This project aims to examine the history and politics of human shields, a growing phenomenon related to the increasing “weaponization” of human bodies and the fact that urban settings have increasingly become common sites for contemporary conflicts. Human shielding denotes the deployment of civilians in order to deter attacks on military sites as well as their transformation into a technology of warfare. While the majority of the scholarly literature characterizes human shielding as the “weapon of the weak,” one of my assumptions is that the category of human shields is also becoming a weapon deployed by the strong to justify the increasing number of civilian deaths in the battlefield. The legal significance of human shields emerges from the fact that civilians who are defined as shields lose some of the protections traditionally assigned to them by international law. Human shields, I propose, can be a weapon for those who use them, but also for those who accuse the enemy of using them. I hypothesize: 1) that the diverse situations in which civilians become shields and the specific way they are categorized shape our understanding of both the violence deployed and its ethical significance; and 2) that the different kinds of human shields operate in distinct ways and serve radically different military and political purposes. Accordingly, I will pursue two objectives: 1) offer a historical-legal investigation of human shielding, thus facilitating our understanding of the military and ethical function of this legal category; and 2) identify and theorize the various forms of human shielding currently being utilized in theatres of violence, both to improve our understanding of the diverse contexts in which human shields appear and to demonstrate how the conception of human shields shapes our perceptions of violence. Ultimately, HPHS hopes to contribute to research on political violence and EU’s obligations to international law.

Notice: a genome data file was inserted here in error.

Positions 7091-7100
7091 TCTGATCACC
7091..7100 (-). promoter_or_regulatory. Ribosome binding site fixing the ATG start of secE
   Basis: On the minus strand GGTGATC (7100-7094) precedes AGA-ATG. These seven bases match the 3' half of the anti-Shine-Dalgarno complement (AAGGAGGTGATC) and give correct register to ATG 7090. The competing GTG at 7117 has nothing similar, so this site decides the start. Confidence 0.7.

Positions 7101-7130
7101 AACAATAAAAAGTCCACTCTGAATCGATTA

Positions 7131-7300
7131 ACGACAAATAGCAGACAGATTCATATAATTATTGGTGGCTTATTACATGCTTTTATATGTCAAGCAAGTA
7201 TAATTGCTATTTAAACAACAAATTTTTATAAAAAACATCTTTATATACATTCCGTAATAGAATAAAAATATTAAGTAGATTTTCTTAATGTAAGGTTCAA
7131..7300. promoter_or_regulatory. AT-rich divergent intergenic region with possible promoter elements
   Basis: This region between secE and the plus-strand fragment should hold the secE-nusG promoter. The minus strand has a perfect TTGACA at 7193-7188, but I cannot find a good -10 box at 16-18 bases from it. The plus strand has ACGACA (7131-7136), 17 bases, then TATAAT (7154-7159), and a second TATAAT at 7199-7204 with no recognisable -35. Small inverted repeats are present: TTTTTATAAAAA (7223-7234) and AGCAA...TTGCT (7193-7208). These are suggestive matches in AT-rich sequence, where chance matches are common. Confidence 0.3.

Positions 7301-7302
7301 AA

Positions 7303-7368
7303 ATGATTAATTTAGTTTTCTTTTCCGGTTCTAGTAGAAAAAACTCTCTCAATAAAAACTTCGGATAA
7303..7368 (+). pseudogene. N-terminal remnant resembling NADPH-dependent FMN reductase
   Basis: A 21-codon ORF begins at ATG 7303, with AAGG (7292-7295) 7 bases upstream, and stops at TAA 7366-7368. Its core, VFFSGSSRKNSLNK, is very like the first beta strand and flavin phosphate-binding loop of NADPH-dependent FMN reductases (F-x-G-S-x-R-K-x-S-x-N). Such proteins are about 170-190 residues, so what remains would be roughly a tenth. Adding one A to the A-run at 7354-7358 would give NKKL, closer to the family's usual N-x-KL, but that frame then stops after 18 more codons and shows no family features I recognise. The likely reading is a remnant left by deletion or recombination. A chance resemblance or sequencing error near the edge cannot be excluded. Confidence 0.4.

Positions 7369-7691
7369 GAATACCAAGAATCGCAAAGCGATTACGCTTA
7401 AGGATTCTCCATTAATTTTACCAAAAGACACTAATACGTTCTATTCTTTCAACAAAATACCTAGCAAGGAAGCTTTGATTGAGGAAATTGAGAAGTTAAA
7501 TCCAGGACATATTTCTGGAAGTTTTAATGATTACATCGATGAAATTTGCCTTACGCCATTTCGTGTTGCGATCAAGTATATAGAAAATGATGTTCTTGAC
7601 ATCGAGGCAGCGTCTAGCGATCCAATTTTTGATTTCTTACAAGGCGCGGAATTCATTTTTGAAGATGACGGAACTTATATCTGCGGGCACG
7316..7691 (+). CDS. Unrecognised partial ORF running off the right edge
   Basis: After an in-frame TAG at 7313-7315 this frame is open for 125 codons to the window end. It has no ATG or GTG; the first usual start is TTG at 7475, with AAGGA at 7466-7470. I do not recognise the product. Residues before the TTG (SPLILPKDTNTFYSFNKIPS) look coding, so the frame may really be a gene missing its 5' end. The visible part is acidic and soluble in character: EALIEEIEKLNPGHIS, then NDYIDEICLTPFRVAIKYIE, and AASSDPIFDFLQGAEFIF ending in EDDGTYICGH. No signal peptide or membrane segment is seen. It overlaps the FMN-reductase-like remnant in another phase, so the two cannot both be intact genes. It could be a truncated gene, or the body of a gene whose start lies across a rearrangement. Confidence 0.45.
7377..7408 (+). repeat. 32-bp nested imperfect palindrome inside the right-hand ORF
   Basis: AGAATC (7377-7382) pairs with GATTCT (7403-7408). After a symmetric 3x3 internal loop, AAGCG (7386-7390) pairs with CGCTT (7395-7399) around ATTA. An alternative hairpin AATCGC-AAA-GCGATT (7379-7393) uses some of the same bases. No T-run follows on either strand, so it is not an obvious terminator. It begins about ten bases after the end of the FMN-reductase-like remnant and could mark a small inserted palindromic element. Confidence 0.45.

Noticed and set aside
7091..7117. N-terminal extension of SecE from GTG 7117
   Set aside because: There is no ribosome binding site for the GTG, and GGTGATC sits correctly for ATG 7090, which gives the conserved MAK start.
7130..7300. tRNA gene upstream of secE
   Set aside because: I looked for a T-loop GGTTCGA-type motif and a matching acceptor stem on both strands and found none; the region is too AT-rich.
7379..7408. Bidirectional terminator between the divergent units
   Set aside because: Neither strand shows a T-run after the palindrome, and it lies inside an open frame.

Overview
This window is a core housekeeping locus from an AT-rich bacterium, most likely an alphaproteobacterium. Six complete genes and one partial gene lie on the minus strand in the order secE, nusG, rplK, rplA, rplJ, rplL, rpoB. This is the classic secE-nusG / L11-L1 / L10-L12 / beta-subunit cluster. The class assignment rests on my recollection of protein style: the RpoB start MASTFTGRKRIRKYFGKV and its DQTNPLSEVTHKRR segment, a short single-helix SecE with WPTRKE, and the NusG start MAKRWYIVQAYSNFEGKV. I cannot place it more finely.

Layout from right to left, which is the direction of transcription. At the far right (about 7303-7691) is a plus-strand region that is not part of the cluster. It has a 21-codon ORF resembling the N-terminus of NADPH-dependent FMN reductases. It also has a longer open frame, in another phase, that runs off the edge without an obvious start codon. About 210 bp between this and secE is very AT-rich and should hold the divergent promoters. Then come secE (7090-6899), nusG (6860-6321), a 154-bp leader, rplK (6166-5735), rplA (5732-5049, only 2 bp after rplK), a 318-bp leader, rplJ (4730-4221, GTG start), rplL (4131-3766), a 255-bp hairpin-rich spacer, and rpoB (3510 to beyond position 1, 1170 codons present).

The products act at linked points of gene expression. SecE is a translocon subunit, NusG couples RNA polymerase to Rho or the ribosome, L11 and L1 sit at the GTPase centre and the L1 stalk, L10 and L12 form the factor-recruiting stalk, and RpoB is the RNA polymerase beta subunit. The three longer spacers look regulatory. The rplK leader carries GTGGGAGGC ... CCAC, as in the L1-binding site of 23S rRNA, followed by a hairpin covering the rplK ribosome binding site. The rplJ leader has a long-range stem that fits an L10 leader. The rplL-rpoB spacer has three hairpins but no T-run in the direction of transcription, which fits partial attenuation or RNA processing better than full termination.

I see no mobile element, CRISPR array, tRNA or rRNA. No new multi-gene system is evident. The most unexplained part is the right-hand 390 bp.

Fields of science
Funding SchemeMSCA-IF-EF-ST - Standard EF
WC1H OXG London
See on map